Figure \@ref(fig:fig2-2) shows the course of the disease of this patient in which the decision moments are shown in circles. The potential stewardship zone shows the moments when a different action could/should have been taken.
```{r fig2-2, fig.cap = "The first case."}
The outcome for this patient was certainly not optimal. To illustrate how infection management with stewardship elements can improve the quality of care, a second case of the same patient with a PJI follows. Several additional diagnostic steps were performed (shown in bold) underlining the need for collaboration in stewardship activities including antimicrobial stewardship, of course, and how this affects clinical outcome and hospitalisation.
### Case 2
A 70-year-old woman was seen by the orthopaedic surgeon because of chronic pain in her hip prosthesis placed 3 years earlier. An X-ray showed signs of loosening of the prosthesis - an indication for revision surgery. C-reactive protein (CRP) was low (6 mg/L). The radiologist was consulted to reassess the X-ray taken a year earlier. This image already showed subtle signs of radiolucency around the head and neck of the prosthesis making a mechanical cause of detachment less likely. Synovial fluid was punctured to rule out septic loosening of the prosthesis. The synovial fluid culture remained negative and the leukocyte count was only slightly increased, but several biomarkers were positive suggesting infection (450 mg/L calprotectin and positive alpha-defensin). Subsequently, prior to revision surgery, several tissue biopsies were taken by the orthopaedic surgeon in a sterile environment. Cutibacterium acnes (formerly Propionibacterium acnes) was isolated from one out of five tissue biopsies (5-10 CFU/ml). Histology showed no indication of inflammation. During revision surgery, antibiotic prophylaxis was given prior to surgical incision and several tissue samples were taken for culturing (including sonication) of the prosthesis. Empirical treatment was initiated with high doses of amoxicillin. Due to the previous positive culture with Cutibacterium acnes, all intraoperative cultures were incubated for 14 days on the advice of the clinical microbiologist. C. acnes was found again in two of five tissue biopsies and also in the sonication fluid. These isolates showed the same antibiogram as the isolates from before revision surgery. The patient was then discharged and treated at home with 10 weeks of amoxicillin per os. She fully recovered within a few weeks.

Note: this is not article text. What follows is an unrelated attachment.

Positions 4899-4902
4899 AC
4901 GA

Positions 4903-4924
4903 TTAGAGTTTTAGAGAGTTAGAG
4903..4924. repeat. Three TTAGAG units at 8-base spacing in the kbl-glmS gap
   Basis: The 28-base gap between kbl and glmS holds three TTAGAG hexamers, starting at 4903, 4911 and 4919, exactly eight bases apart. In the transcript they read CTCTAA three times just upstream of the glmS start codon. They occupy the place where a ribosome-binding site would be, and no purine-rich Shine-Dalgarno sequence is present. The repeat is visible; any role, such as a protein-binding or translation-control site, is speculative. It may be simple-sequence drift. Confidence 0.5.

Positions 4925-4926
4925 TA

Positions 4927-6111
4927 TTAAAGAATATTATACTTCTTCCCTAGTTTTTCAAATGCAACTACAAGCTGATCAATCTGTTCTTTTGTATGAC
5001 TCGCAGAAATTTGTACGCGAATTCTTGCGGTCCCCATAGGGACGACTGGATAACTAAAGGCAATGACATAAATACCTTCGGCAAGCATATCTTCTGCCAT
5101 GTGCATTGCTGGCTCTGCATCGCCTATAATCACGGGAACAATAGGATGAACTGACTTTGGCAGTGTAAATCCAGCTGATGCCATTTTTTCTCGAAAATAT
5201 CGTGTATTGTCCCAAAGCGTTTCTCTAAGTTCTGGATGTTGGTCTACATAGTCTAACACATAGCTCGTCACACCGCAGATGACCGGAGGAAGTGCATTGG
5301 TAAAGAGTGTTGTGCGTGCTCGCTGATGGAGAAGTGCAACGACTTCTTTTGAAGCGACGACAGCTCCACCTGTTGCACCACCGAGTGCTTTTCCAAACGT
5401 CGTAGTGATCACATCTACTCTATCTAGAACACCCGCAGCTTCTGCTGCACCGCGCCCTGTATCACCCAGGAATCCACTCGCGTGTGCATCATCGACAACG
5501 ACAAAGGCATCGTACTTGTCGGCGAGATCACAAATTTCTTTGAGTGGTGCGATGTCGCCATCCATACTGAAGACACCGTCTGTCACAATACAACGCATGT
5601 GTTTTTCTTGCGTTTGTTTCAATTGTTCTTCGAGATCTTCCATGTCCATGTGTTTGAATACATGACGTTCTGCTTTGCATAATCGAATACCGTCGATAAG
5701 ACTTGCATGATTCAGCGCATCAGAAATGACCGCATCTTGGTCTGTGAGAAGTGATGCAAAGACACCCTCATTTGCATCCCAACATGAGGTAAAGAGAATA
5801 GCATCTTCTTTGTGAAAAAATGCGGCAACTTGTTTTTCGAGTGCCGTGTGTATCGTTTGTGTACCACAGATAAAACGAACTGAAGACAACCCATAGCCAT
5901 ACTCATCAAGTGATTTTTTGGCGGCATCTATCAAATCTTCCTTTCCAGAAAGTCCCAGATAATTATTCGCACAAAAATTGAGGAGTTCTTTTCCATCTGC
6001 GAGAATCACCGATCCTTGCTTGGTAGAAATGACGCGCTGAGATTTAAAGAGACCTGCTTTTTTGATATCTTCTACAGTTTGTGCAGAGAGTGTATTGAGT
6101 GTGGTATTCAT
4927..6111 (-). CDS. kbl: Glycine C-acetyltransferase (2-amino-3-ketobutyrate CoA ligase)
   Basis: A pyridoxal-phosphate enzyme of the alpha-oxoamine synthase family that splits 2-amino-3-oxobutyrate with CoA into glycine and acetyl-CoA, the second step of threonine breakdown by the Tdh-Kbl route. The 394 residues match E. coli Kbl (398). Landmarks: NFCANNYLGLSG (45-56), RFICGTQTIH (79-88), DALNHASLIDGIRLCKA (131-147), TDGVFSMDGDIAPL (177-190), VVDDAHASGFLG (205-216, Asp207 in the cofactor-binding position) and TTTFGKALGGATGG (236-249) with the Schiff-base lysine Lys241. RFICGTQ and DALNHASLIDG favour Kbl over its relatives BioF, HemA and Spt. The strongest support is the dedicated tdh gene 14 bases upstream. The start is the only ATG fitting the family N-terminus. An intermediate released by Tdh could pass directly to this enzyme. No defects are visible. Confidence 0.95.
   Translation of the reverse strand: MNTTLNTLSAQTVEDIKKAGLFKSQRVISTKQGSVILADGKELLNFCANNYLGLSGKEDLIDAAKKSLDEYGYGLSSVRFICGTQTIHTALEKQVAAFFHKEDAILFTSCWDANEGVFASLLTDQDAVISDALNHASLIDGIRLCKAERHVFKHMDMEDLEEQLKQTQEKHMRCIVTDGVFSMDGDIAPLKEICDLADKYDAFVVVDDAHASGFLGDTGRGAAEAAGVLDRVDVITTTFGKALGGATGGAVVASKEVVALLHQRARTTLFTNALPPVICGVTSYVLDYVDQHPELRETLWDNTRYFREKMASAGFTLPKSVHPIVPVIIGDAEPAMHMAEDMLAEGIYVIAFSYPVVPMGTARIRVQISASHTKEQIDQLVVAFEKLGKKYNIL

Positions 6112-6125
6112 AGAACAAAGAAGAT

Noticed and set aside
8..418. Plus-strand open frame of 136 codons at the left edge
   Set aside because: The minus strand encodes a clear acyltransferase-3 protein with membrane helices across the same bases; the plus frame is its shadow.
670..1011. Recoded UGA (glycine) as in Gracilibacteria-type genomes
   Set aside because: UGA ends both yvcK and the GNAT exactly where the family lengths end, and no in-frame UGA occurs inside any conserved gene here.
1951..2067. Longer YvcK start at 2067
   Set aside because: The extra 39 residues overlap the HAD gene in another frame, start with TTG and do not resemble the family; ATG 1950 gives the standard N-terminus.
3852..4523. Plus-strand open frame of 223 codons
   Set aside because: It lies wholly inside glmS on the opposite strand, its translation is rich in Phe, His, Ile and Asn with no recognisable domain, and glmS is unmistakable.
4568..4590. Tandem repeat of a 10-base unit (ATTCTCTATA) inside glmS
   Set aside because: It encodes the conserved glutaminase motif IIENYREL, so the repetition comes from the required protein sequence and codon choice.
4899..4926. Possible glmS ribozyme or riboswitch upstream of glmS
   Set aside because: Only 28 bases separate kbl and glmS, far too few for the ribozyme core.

Figure \@ref(fig:fig2-3) shows the additional decisions compared to Figure \@ref(fig:fig2-2). These lead to a better outcome for the patient through the implementation of stewardships. The differences with Figure \@ref(fig:fig2-2) are shown in red.
```{r fig2-3, fig.cap = "The second case."}
## The general concept
### ‘Diagnostics’
The term diagnostics seems simple, but its various aspects are very diverse, as the cases above demonstrate. The second case emphasises the importance of stewardships and centres around facilitating an optimal care process through communication, crossing the boundaries of specialisms, and increasing awareness of the integral nature of successful infection management and optimal quality of care. Different physicians (involved in infection management) and their perceptions are reflected in this view on diagnostics. While some think of the entire process of diagnosing a disease, others think purely of the technical aspect in the lab as diagnostics (of their own speciality). This diversity underlines the importance of communication and collaboration across the boundaries of different medical specialties. The concept of stewardship is widely used to facilitate communication (and clinical decision making). Multiple attempts have been made to establish a clear definition of stewardship, but this has proved challenging ^[3,4]^. Overall, most of these attempts have been made in the light of antimicrobial stewardship programmes (ASP) and are accompanied by terms such as responsibility, balance, due diligence, and management ^[3,4]^.